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Optimizing accuracy and precision with motion correction of PET myocardial blood flow measurements

  • Alexis Poitrasson-RivièreEmail author
  • Venkatesh L. Murthy
Editorial
  • 170 Downloads

Introduction

The well-validated diagnostic and prognostic value of quantitative estimates of myocardial blood flow (MBF) and flow reserve (MFR) derived from positron emission tomography1, 2, 3, 4, 5 have generated much enthusiasm for clinical implementation. Quantification of MBF at peak hyperemic stress and MFR can refine referrals for invasive angiography and may potentially improve selection of patients for revascularization.6,7 However, in order to apply these population data in a reliable manner to the management of individual patients, optimization of precision and accuracy is required.8 Patient motion effects are a major driver of both imprecision and inaccuracy. Work by Otaki et al in the present issue of the Journal of Nuclear Cardiology aims to address this issue.9

Background

Quantification of MBF from PET myocardial perfusion imaging (MPI) is generally accomplished by recording data in list mode starting at the time of injection. These data are reconstructed into dynamic image series which consist of a sequence of snapshot images showing how the radiotracer mixed with the blood transits through the cardiac chambers (blood pool phase) and distributes into the myocardial tissue (tissue phase). These time series are usually reconstructed with short time frames early as the tracer is in the blood pool phase and with longer frames in the tissue phase to improve count statistics and reduce reconstruction time and storage requirements.10 Motion can occur within and between these frames in periodic and non-periodic fashion due to respiration and patient movement. An example of motion and its effect on MBF is shown in Figure 1, extracted from Lee et al.11
Figure 1

Example of motion in the blood pool phase inducing error on stress MBF from Lee et al11

Several prior studies have demonstrated that motion is a major source of error in the quantification of MBF and MFR,11, 12, 13 summarized in Table 1. Furthermore, meaningful motion is common (seen in 65% of scans in a sizable clinical sample) and may cause alarmingly large errors as high as 500% in severe cases.14 More recently, our group analyzed a population of 225 sequential patients who underwent rest-stress Rb-82 PET.11 All studies were motion-corrected by expert physician readers. Results demonstrated a notable regional impact of motion correction in the RCA territory (18.9% average difference), particularly in the blood pool phase, where motion can have major impact on MBF calculations. An illustrative case is provided in Figure 1. This regional finding was further observed by Armstrong et al, with a 23% median change in the RCA territory for cases with severe motion, although it was dominated by a 65% median difference in the apical and mid-anterior segments, which was blamed on tissue-phase motion caused by adenosine.15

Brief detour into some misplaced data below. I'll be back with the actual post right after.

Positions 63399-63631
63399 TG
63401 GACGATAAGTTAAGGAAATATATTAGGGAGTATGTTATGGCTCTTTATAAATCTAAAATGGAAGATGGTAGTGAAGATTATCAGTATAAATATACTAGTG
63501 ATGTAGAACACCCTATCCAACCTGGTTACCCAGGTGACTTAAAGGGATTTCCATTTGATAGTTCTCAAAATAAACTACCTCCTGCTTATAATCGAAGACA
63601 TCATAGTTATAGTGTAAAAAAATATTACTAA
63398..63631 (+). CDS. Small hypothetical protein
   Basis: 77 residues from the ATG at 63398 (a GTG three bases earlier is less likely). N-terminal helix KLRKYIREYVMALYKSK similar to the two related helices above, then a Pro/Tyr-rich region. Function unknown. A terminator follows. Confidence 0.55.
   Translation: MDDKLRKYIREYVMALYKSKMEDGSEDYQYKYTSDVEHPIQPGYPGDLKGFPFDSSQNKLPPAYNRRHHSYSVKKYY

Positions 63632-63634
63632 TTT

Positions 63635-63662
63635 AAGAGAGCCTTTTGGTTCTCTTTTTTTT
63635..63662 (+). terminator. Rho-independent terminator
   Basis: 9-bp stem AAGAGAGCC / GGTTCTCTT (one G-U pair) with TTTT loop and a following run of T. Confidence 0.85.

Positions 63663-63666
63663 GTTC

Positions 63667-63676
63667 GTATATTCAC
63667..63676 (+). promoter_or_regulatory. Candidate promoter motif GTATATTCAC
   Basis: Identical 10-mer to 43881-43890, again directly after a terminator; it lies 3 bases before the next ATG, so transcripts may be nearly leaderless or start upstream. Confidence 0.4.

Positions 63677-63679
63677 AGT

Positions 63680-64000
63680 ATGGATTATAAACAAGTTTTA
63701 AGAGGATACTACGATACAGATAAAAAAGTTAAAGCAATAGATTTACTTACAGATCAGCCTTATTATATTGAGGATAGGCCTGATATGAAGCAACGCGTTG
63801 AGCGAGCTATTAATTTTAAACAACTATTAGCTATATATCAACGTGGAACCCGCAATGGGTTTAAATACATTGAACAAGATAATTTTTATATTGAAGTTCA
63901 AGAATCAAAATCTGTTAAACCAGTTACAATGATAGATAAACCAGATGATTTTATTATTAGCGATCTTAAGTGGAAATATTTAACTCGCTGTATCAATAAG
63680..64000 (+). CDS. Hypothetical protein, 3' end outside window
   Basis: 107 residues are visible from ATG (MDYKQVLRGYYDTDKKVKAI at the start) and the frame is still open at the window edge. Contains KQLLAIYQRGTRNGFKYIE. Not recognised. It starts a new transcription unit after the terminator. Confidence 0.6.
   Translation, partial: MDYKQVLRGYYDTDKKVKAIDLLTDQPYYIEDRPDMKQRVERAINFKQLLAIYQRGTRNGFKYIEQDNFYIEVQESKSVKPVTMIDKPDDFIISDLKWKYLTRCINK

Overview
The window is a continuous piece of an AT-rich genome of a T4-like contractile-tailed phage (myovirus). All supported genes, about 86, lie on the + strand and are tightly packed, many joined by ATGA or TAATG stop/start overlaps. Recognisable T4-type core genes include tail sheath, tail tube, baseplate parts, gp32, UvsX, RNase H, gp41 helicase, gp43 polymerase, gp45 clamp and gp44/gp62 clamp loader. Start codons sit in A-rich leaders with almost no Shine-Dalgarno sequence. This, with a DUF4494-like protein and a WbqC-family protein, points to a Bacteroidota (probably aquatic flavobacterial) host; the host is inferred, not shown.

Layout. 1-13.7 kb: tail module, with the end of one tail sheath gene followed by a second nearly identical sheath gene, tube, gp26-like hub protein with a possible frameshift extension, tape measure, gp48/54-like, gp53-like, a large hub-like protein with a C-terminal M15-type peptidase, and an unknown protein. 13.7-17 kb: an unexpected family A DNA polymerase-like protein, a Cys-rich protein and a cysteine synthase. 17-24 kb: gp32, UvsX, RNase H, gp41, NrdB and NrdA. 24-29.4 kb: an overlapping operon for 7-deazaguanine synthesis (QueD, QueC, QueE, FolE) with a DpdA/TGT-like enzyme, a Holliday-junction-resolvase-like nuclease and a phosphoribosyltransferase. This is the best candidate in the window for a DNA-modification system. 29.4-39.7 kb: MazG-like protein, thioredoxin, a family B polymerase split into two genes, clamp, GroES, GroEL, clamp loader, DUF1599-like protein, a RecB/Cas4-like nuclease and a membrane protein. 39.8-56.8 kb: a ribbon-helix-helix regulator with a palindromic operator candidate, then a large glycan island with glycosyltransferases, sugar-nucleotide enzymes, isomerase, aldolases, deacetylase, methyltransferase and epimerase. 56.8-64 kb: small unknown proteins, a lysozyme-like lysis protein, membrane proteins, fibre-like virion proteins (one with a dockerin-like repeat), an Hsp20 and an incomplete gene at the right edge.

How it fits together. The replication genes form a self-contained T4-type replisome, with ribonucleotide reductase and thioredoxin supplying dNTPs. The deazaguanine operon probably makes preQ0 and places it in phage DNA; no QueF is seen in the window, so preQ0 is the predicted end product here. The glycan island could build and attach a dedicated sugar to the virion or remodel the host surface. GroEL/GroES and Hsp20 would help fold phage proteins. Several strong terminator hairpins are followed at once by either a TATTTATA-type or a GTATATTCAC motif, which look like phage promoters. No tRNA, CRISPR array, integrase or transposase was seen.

Table 1

Recapitulatory table of dynamic motion studies in the literature

Study

N

Tracer

Global percent difference (MBF/MFR)

Regional percent difference (MBF/MFR)

Koshino et al (2012)12

9a

15O-Water

7.7%

25.1%c

Yu et al (2016)13

7

82Rb

15%/19%

N/A

Lee et al (2018)11

225

82Rb

4.7%/1.9%

8.0%/6.3%d

Otaki et al (2019)9

21b

82Rb

2.9%

2.9%e

The percent differences are between motion-corrected values and non-corrected values. When available, stress MBF was used over rest MBF

aRest only studies with significant motion

bRest only studies

cAverage MBF difference from a 9-segment model

dAverage MBF/MFR difference from 3 vascular regions

eDifference of the average MBF from 3 vascular regions

Accuracy and Precision